• Advanced Placement English Literature and Composition

    Course Syllabus

    Course Description

    The major purpose of Advanced Placement English is to prepare senior students for the rigorous reading, writing, and testing routines required in college level classes. The course will assist students by preparing them to take the AP English Literature and Composition Exam given nationally each May.

    The course is designed to comply with the curricular requirements in the AP English Literature and Composition Course Description.

    The readings assigned will build upon the reading done in previous English courses with an emphasis on taking time to understand a work’s complexity and to analyze how meaning is embodied in literary form. Students will reflect upon the social and historical values within a text to provide a firm basis for interpretation. Students will study British and American literature from works written from the sixteenth century to contemporary times.

    Writing assignments will focus on the critical analysis of literature and include expository, analytical, and argumentative essays. Writing assignments will involve writing response and reaction papers, reflecting with free-writing, and keeping a reading journal. Students will write to explain and evaluate a literary work by using analysis, interpretation, and argument. As the year progresses, students will improve their writing by making careful observations of textual detail, establishing connections among their observations, and drawing inferences leading to an interpretive conclusion about a piece of writing’s meaning and value. Students will work to develop stylistic maturity by developing and organizing ideas in clear, coherent, and persuasive language.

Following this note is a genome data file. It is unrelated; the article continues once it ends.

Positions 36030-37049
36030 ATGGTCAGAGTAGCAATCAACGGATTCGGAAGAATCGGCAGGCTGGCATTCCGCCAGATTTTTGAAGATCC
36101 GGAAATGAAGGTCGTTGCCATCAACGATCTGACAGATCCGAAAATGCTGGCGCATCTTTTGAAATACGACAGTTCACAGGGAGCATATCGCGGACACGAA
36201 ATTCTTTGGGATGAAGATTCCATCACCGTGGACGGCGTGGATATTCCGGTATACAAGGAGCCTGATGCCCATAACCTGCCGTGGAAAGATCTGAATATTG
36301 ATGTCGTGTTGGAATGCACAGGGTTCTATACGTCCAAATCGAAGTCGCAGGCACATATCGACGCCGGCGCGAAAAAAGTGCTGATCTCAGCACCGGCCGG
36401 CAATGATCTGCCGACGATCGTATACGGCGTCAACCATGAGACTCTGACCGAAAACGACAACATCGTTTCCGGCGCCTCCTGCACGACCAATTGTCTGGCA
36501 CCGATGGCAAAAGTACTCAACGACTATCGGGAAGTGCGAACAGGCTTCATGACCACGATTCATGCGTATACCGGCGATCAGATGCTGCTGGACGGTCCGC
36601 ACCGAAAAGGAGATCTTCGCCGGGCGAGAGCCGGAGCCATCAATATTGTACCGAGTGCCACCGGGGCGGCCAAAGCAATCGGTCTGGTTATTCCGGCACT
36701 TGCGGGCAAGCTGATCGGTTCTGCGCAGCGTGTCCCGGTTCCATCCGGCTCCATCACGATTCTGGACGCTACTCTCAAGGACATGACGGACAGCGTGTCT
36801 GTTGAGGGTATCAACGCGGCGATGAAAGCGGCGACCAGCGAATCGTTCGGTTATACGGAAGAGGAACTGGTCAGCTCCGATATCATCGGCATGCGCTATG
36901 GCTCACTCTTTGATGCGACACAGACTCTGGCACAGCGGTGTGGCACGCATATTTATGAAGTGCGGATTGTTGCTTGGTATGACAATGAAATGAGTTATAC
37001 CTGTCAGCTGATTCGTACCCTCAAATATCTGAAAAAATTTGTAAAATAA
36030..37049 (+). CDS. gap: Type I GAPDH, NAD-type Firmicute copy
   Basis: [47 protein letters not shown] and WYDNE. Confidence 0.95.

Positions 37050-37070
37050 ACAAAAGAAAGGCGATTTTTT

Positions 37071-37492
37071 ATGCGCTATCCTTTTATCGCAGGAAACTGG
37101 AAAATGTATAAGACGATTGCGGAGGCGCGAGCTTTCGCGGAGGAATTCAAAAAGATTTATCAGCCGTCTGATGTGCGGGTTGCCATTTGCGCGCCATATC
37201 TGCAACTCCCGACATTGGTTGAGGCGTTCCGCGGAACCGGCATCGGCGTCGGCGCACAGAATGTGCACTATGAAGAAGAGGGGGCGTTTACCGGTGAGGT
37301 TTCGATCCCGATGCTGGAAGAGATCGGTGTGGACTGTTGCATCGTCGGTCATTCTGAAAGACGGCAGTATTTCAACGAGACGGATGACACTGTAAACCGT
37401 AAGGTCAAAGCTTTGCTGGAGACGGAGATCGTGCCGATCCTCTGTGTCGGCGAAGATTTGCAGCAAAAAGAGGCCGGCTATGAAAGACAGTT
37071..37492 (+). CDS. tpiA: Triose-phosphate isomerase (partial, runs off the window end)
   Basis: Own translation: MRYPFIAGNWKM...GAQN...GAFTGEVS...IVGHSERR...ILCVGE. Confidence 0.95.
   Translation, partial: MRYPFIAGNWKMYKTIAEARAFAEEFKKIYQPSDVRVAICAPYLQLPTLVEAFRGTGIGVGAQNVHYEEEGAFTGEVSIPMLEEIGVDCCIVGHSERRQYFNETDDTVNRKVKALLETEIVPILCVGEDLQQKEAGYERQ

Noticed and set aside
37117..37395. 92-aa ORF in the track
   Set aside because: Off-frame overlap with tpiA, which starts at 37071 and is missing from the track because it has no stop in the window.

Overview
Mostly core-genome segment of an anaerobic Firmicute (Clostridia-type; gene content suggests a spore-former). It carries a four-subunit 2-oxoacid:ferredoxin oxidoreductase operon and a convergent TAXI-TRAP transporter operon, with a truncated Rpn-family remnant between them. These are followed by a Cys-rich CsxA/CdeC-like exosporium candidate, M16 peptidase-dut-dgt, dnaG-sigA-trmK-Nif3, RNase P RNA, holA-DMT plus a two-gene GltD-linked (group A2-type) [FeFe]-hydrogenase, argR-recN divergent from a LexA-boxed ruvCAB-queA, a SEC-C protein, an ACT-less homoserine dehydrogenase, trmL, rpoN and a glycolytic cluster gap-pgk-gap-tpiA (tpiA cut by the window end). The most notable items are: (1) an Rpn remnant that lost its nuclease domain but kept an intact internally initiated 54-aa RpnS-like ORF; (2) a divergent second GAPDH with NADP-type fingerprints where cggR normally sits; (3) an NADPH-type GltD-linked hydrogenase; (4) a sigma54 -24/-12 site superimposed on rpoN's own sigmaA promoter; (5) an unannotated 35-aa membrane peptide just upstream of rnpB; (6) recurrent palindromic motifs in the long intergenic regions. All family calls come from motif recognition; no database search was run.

Students will practice AP exam like situations throughout the year, and they will exercise writing effectively under time restraints. They will be graded on their analyses of passages or poems in which they discuss how particular literary elements or features contribute to meaning, and students will develop answers for “open” questions in which they are asked to select a literary work and discuss its relevant features in relation to the question provided.


    Jago, Carol. Literature and Composition Reading, Writing, Thinking. Bedford St. Martin's , 2011.

    Hacker, Diana and Nancy Sommers. Rules for Writers 7th edition. Bedford St. Martin's, 2012. 

     Abbott, Lynda, et al, editors. Adventures in English Literature, Athena Edition. Austin: Holt, Rinehart, and Winston, 1996.

    Perrine, Laurence, and Thomas R. Arp. Literature: Structure, Sound, and Sense, Sixth Edition. New York: Harcourt Brace

    College Publishers, 1993.

    Most of the objective tests are taken from AP Literature and Composition examination preparatory booklets published by D & S Marketing Systems, Barron’s Educational Series, The Princeton Review/Random House, Cliffs AP/Wiley Publishing, and ARCO.

    Teacher-generated handouts and worksheets are distributed to students throughout the year as well as handouts and worksheets published by The Center of Learning. Students are expected to compile these handouts in a binder and refer to them during classroom discussions/collaborative learning activities.


    Students need a two inch three-ring binder with dividers for each unit. Students are required to bring wide-rule loose leaf paper and a blue or black ink pen to class daily along with the appropriate textbook.

    Grading System

    In-class writings will be graded according to the guidelines of the evaluation rubric.

    Objective tests will be assigned for each unit of study.

    Quizzes and daily assignments will be graded on total points.